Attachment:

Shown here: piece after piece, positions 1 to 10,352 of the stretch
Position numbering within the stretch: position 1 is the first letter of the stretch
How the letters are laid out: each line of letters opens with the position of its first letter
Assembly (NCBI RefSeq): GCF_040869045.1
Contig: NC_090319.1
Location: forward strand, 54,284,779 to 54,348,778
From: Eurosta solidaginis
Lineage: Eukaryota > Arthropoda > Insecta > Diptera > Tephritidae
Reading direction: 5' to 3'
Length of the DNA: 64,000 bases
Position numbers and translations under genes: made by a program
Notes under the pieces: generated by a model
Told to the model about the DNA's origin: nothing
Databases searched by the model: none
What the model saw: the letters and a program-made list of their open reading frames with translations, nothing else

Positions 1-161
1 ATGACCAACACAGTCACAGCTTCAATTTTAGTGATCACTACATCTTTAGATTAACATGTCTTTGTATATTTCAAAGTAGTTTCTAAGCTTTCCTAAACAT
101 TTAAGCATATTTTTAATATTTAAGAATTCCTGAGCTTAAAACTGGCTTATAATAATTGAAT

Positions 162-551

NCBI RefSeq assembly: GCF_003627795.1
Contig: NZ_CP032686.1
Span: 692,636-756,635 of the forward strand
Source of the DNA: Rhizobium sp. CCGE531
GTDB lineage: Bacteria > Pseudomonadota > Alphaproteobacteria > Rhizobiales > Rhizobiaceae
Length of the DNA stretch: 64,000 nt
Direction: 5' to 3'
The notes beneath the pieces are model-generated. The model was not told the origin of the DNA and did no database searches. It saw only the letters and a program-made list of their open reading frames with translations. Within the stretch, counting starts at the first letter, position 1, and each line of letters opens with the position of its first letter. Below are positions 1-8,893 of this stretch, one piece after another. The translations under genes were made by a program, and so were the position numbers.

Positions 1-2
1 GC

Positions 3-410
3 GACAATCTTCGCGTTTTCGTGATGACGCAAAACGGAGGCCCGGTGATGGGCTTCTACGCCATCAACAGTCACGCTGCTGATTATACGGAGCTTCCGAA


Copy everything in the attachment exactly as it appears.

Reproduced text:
Shown here: piece after piece, positions 1 to 10,352 of the stretch
Position numbering within the stretch: position 1 is the first letter of the stretch
How the letters are laid out: each line of letters opens with the position of its first letter
Assembly (NCBI RefSeq): GCF_040869045.1
Contig: NC_090319.1
Location: forward strand, 54,284,779 to 54,348,778
From: Eurosta solidaginis
Lineage: Eukaryota > Arthropoda > Insecta > Diptera > Tephritidae
Reading direction: 5' to 3'
Length of the DNA: 64,000 bases
Position numbers and translations under genes: made by a program
Notes under the pieces: generated by a model
Told to the model about the DNA's origin: nothing
Databases searched by the model: none
What the model saw: the letters and a program-made list of their open reading frames with translations, nothing else

Positions 1-161
1 ATGACCAACACAGTCACAGCTTCAATTTTAGTGATCACTACATCTTTAGATTAACATGTCTTTGTATATTTCAAAGTAGTTTCTAAGCTTTCCTAAACAT
101 TTAAGCATATTTTTAATATTTAAGAATTCCTGAGCTTAAAACTGGCTTATAATAATTGAAT

Positions 162-551

NCBI RefSeq assembly: GCF_003627795.1
Contig: NZ_CP032686.1
Span: 692,636-756,635 of the forward strand
Source of the DNA: Rhizobium sp. CCGE531
GTDB lineage: Bacteria > Pseudomonadota > Alphaproteobacteria > Rhizobiales > Rhizobiaceae
Length of the DNA stretch: 64,000 nt
Direction: 5' to 3'
The notes beneath the pieces are model-generated. The model was not told the origin of the DNA and did no database searches. It saw only the letters and a program-made list of their open reading frames with translations. Within the stretch, counting starts at the first letter, position 1, and each line of letters opens with the position of its first letter. Below are positions 1-8,893 of this stretch, one piece after another. The translations under genes were made by a program, and so were the position numbers.

Positions 1-2
1 GC

Positions 3-410
3 GACAATCTTCGCGTTTTCGTGATGACGCAAAACGGAGGCCCGGTGATGGGCTTCTACGCCATCAACAGTCACGCTGCTGATTATACGGAGCTTCCGAA